Immunotoxins are targeted therapeutics designed to kill cancer cells. The targeting moiety of an immunotoxin selectively binds to a tumor cell and targets it for death via an attached toxin. Because the toxins are typically of plant or bacterial origin, their clinical use is limited by immunogenicity and nonspecific toxicity. To circumvent these problems, we have begun to engineer immunotoxins containing human pancreatic ribonuclease. Here we describe the generation of ribonuclease mutants designed to evade a ubiquitous cytosolic inhibitor that would otherwise block cytotoxicity. Two mutants retained catalytic activity and were relatively resistant to the inhibitor. To deliver them to human T leukemic cells, these ribonuclease variants were fused to a single chain Fv fragment specific for CD7. The ribonuclease-sFv fusion proteins bound CD7+ T cells and were internalized yet were not cytotoxic. Transfection of the proteins directly into the cytosol reduced cell viability, suggesting that the failure of the immunotoxins to kill cells when added externally resulted from the inability of the ribonuclease moiety to access the cytosol efficiently. Our results indicate appropriate intracellular routing, as well as resistance to inhibition, is critical to the cytotoxicity of human ribonuclease-based immunotoxins.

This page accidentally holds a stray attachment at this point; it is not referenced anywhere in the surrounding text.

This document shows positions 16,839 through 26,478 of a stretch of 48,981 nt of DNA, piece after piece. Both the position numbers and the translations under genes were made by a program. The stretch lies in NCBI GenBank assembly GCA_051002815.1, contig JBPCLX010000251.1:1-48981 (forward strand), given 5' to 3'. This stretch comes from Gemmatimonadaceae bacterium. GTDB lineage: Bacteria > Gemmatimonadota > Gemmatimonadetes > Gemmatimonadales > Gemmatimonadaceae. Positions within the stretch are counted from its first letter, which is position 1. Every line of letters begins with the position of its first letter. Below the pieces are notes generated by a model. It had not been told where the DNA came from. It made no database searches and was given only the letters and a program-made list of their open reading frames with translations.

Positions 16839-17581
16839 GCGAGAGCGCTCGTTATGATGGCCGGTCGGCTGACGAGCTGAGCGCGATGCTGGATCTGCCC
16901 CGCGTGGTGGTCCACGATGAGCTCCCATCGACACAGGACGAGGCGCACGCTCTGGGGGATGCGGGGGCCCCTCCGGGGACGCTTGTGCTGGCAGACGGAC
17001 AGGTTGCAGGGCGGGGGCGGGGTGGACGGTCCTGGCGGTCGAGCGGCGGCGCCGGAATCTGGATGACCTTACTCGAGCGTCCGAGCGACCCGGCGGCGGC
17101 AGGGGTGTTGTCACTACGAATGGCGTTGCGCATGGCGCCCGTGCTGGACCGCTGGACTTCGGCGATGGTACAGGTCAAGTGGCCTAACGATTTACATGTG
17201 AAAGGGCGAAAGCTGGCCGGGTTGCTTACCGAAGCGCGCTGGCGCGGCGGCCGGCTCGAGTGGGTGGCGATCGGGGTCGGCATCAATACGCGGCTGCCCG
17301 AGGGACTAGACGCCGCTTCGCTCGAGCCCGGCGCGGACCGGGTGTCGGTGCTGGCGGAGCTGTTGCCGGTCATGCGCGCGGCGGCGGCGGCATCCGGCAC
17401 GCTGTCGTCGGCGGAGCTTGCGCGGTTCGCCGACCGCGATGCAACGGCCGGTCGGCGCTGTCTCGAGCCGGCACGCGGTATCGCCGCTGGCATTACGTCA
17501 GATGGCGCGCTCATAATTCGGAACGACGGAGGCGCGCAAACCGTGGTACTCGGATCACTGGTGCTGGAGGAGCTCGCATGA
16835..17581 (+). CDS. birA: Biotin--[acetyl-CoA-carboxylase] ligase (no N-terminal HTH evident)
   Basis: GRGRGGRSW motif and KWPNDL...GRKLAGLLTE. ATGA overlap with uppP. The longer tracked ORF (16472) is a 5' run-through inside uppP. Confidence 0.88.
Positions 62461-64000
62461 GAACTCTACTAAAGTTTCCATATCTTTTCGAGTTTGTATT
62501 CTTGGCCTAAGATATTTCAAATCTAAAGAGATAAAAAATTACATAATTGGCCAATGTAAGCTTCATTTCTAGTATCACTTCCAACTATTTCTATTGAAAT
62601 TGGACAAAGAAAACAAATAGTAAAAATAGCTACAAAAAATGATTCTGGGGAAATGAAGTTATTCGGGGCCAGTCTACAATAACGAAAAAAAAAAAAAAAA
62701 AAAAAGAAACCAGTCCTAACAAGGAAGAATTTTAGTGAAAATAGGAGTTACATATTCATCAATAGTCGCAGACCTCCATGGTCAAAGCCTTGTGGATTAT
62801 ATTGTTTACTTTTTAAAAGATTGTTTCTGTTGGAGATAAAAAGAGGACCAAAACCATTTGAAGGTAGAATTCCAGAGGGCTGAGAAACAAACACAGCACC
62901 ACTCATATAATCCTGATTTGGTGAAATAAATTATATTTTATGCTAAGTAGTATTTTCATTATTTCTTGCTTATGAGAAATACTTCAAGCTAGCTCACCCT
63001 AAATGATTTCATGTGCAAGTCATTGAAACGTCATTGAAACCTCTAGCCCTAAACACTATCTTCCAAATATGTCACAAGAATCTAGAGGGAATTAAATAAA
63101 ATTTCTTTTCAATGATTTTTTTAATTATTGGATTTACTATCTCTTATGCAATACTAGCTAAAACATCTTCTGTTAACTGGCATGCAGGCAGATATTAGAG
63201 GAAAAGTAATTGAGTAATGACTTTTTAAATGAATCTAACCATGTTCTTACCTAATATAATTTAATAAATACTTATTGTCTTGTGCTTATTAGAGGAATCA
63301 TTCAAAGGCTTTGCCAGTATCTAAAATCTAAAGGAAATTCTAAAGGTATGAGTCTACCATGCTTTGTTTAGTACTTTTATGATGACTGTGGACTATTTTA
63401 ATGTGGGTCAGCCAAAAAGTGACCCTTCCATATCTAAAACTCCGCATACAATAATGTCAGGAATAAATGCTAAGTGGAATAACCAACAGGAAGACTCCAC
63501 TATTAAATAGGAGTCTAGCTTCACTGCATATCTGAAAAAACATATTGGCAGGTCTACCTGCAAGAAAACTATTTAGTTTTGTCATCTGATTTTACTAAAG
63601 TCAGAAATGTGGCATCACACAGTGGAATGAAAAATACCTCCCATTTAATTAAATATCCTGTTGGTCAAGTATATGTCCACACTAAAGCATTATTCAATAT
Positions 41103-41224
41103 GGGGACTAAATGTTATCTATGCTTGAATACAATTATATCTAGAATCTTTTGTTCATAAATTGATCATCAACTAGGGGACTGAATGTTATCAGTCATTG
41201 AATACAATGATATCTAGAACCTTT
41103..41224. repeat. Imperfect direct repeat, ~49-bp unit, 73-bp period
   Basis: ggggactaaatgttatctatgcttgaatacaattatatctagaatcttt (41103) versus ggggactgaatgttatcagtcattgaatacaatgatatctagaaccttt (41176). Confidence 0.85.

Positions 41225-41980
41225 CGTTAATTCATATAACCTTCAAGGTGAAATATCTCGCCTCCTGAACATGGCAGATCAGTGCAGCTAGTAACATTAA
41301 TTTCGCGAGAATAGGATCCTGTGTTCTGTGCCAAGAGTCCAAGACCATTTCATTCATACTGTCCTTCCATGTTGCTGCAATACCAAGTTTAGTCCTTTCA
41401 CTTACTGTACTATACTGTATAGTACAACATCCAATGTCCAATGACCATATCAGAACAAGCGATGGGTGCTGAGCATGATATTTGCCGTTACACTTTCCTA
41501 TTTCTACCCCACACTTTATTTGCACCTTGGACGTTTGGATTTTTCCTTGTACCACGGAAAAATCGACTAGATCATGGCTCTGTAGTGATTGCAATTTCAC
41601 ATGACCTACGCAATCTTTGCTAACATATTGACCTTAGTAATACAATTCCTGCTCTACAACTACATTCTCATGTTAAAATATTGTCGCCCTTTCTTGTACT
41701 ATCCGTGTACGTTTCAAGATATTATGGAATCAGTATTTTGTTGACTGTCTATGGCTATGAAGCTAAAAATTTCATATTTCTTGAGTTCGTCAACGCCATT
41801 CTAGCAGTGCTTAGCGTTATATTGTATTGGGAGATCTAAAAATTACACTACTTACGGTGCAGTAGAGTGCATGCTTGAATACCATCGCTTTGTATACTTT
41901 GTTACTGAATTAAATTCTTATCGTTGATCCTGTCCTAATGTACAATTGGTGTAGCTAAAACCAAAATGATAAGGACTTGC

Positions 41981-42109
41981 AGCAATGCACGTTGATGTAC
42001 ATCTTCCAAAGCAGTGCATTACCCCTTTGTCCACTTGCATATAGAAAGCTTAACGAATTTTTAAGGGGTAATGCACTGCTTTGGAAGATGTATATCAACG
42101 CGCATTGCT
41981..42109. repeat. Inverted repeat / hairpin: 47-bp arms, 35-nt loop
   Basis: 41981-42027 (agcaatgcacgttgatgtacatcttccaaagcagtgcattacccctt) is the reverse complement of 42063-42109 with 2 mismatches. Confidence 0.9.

Bibliographical noteFunding Information:
We thank John Kersey for the SEM-K2 cell line, John Lipscomb for helpful discussions regarding the enzyme kinetic assays, and Daniel Vallera for DA7 and the G89R RNase 1 construct. This work was supported in part by an NIH training grant (T32 CA09138) to H.A.E. and an NIH grant (R01 CA82766) to C.A.P.
- Cancer therapy
- Human RNase
- Ribonuclease inhibitor